In 1976, California became the first state to pass laws enabling adults to record their wishes regarding end-of-life care and other health care decisions in advance. Medical directives, often referred to as advance directives or advance health care directives, along with a number of other estate planning documents, require us to confront some of the unpleasant, important and inevitable issues that we will face.
Unfortunately, what typically happens is that families fail to discuss these topics. According to the California Advocates for Nursing Home Reform (CANHR) only 37% of American adults have an advance directive. That means, when an emergency strikes, family members and medical providers must make the decisions without any input from the person who has become ill or injured.
There’s a way to handle this, according to the article “Keep medical directives up to date” from the Watertown Public Opinion. If you don’t have a medical directive, it’s time to meet with an estate planning attorney and get started on one. If you do, but haven’t looked at it in more than four or five years, it’s time for a review to make sure it still reflects your wishes.
Medical directives that are out-of-date often become useless. For instance, if you completed a “Durable Power of Attorney for Health Care” before 1992, it has expired by operation of law. Furthermore, even if still legally valid, if a family member who was designated to make end-of-life decisions for a spouse is suffering from dementia, they are no longer legally competent to make any decisions and cannot act as an agent.
One way to avoid this is to have an alternate person designated. Your spouse may be aging along with you, and one of you may not necessarily be able to make decisions when they are needed. So be sure the alternate agent has the strength of character to make a decision that follows your wishes, even if it’s not what your family wants to be done. They have to be able to follow your instructions, which is not always easy.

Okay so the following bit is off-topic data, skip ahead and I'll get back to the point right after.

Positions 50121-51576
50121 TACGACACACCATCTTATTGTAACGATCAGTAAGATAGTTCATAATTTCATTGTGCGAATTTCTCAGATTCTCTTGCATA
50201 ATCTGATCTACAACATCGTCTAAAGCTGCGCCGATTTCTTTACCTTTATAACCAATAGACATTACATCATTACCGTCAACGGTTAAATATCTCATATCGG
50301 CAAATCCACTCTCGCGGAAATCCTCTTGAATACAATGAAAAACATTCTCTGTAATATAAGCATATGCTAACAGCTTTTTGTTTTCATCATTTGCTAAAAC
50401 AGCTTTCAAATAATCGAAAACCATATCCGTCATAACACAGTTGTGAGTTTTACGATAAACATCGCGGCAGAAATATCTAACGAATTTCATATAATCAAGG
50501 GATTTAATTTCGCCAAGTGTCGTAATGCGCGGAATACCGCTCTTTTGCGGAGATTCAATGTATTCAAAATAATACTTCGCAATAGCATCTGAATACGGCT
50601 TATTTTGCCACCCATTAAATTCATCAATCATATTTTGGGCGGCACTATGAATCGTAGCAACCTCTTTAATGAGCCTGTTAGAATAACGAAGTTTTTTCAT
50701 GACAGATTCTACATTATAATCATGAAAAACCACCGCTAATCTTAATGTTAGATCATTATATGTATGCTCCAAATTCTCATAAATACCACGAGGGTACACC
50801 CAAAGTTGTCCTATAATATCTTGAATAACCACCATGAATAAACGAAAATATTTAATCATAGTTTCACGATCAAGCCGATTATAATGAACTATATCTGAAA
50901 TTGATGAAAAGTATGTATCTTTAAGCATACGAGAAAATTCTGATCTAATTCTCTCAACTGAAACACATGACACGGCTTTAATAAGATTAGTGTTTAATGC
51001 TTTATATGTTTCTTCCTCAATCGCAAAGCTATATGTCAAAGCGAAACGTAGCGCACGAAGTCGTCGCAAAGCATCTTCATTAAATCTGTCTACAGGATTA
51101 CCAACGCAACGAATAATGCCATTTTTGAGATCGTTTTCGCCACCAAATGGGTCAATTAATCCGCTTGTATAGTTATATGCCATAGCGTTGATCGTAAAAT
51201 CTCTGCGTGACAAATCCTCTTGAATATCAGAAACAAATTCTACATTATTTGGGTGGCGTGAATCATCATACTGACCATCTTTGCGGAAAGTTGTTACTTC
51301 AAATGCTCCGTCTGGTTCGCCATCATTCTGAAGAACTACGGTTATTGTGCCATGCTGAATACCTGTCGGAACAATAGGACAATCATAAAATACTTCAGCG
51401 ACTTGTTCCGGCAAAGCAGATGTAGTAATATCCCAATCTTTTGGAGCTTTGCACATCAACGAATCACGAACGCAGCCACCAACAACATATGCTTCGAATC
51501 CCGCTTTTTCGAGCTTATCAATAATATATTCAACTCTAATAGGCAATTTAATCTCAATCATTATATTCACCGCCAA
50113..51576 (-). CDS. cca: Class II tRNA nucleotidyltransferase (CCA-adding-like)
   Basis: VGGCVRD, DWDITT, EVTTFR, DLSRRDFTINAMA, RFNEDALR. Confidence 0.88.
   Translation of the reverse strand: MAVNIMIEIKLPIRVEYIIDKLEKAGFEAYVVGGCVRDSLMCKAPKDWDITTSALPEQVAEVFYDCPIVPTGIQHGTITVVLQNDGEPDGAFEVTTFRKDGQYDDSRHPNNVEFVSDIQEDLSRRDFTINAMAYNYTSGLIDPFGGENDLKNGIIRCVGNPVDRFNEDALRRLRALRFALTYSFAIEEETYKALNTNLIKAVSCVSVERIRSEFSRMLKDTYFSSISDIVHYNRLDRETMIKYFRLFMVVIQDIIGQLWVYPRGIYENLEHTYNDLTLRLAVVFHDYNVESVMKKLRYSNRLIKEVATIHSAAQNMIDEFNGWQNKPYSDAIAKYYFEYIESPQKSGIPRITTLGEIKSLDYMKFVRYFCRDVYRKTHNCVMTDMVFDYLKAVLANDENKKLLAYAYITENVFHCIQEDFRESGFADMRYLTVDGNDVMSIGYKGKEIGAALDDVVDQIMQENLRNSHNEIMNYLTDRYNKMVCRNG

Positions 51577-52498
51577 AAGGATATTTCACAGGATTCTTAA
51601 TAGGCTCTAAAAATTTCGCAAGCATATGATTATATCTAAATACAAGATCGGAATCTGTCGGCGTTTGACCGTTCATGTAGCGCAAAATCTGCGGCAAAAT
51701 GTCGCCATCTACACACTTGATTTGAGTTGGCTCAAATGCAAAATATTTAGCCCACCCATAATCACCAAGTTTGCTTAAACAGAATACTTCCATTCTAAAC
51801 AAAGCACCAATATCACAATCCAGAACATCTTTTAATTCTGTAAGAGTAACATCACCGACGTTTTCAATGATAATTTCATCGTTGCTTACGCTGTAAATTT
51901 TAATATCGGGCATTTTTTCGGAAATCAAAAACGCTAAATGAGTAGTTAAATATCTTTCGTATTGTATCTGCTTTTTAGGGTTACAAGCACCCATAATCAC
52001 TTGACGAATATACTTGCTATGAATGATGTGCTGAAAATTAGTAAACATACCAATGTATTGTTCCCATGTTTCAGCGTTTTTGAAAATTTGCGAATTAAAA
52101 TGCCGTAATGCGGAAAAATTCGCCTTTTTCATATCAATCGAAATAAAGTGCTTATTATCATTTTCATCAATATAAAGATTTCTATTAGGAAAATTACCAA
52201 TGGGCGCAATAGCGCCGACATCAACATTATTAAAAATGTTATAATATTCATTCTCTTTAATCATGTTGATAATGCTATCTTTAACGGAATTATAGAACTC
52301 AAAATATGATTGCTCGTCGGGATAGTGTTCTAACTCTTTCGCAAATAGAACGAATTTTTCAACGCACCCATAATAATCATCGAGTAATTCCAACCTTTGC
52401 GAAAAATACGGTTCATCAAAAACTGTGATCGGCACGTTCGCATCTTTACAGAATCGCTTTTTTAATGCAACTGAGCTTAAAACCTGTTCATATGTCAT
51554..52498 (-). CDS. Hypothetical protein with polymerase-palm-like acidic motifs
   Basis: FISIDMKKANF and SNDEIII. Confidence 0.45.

Just as important as having the documents created, is having the conversation among family members about what you want or don’t want. Having that conversation and clarifying wishes will make it far easier for the family member or designated representative, because they will know they are doing what you want. This conversation may give the individual empowered to make the critical decision greater confidence and strength.
While it is (relatively) easier to have these conversations when everyone is in good health, a family member who is scared, grieving and emotionally overwhelmed, may find themselves confronted with one of the hardest decisions of their lives.
That’s why it’s so important for people to give their family members the clarity and direction they will need when it comes to end-of-life care decisions. You’ll need to select a person with a strong backbone and who is not easily frazzled. Also, check in with them periodically to make sure they can still perform the duties of their role.
An estate planning attorney will be able to discuss these matters with you and clarify who, among your family members or friends, would be the right person to select. A family meeting with the attorney may also make the process easier for all concerned. Your attorney can also be sure you have the most current language in your advance directive. For instance, former California Governor Jerry Brown signed A.B. 3211 in 2018, which made three amendments to the state advance directive act that clarify the rights of patients regarding organ donation. The relevant form has been updated as a result.
Reference: Watertown Public Opinion (Nov. 20, 2018) “Keep medical directives up to date”